The grace period for penalties under the new Property and Stock Agents Act regulations have been extended until 1 April 2021. 

This is a six-month extension. 

We want to ensure that all our members are across the extension and highlight what it means for those in the industry, and what penalties still apply. 

The extension is in response to the economic impacts of COVID-19 on the property sector and was issued in good faith to vary NSW Fair Trading’s enforcement intentions for new regulatory obligations under the Property and Stock Agents Act 2002, which started on 23 March 2020.

Fair Trading will move to more active enforcement of compliance with the new regulatory obligations from 2 April 2021 onwards and revise its advice to the industry accordingly.

The new regulatory obligations on real estate and property agents that this statement addresses are found in the following laws and policies, which all commenced on 23 March 2020:

  • Property, Stock and Business Agents Amendment (Property Industry Reform) Act 2018
  • Property, Stock and Business Agents Amendment Regulation 2019
  • Property and Stock Agents (Qualifications) Order 2019
  • Schedule 2.12 of the Fair Trading Legislation Amendment (Reform) Act 2018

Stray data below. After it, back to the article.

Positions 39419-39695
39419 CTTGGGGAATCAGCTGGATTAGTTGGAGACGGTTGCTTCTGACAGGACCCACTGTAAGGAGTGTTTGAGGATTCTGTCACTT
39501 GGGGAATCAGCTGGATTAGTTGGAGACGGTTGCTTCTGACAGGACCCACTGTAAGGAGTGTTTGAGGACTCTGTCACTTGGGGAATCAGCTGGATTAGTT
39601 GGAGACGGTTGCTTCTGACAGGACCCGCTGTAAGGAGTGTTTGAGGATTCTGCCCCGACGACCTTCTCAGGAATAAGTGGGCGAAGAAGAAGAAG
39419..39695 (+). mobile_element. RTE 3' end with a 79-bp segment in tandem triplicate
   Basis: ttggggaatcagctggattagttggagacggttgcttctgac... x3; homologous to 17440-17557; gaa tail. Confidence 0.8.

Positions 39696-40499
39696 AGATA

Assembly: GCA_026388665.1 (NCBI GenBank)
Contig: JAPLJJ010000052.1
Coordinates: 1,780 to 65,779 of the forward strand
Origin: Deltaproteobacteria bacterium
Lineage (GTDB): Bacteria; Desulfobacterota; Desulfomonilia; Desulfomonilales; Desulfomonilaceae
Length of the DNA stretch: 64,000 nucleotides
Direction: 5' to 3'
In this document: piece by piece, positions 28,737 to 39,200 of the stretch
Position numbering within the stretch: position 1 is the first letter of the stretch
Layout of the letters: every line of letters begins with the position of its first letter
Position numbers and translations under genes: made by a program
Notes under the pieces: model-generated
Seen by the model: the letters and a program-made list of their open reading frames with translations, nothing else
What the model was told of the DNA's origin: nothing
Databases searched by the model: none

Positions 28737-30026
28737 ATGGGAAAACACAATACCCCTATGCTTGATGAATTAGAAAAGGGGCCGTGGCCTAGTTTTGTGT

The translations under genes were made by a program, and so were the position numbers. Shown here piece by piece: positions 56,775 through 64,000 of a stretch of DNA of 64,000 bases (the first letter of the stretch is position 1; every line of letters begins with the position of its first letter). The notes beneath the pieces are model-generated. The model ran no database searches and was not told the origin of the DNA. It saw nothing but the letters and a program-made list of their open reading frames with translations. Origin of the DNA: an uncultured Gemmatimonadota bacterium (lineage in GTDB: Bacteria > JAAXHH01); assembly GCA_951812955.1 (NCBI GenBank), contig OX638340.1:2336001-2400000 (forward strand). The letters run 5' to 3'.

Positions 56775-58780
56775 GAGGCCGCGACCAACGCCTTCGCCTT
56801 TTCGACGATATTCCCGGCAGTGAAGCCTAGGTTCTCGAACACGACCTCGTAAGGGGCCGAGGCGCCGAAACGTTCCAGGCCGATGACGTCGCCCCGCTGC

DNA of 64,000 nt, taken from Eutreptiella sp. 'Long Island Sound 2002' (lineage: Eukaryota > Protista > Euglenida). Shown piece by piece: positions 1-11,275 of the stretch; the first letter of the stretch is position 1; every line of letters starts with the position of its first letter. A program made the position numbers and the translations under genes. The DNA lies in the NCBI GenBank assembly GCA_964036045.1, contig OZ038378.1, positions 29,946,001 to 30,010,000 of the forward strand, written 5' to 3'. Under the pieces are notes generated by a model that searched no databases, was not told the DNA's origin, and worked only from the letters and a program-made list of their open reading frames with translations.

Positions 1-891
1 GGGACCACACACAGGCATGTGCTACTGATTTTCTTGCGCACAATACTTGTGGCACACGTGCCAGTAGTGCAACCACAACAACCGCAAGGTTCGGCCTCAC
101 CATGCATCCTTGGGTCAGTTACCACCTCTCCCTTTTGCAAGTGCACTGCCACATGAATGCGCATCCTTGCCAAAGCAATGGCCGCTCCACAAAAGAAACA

• Schedules 1.6, 1.8 and 1.9 of the Better Regulation Legislation Amendment Act 2019
  • Secretary’s Supervision Guidelines issued under section 32 of the Act
  • Secretary’s Continuing Professional Development requirements issued under section 20 of the Act

Some of the key changes for agents introduced by these laws and policies include:

  • restrictions on the functions that can be performed by assistant agents, class 2
  • licensees and class 1 licensees who are not nominated as a licensee in charge
  • separate trust accounts to be maintained to hold rental and sales money
  • new Continuing Professional Development (CPD) requirements
  • comprehensive operational procedures to be maintained by the principal licensee.

During this time, Fair Trading’s compliance response will be not to penalise agents who have been identified as non-compliant with new regulatory obligations.

However, Fair Trading will expect non-compliant agents to be able to demonstrate that they have taken active steps towards full compliance within a reasonable time and to be compliant after the grace period expires (1 April 2021).

Possible Enforcement Actions: 

For the duration of the grace period, Fair Trading retains the option to take active enforcement action against existing regulatory obligations that did not change on 23 March 2020. 

This is especially important where non-compliance poses a higher risk of consumer detriment, including but not limited to:

  • unlicensed trading (sections 8, 9 and 10 of the Act)
  • fraud and false accounts of money received (sections 211 and 212 of the Act)
  • misrepresentations generally (section 52 of the Act)
  • underquoting (Part 5, Division 3 of the Act)
  • failure to arrange for annual audit of the agency’s trust accounts (section 111 of Act)
  • failure to hold professional indemnity insurance (section 22 of Act).

If you’d like more information, details of the real estate and property services industry reforms are available on the Fair Trading website at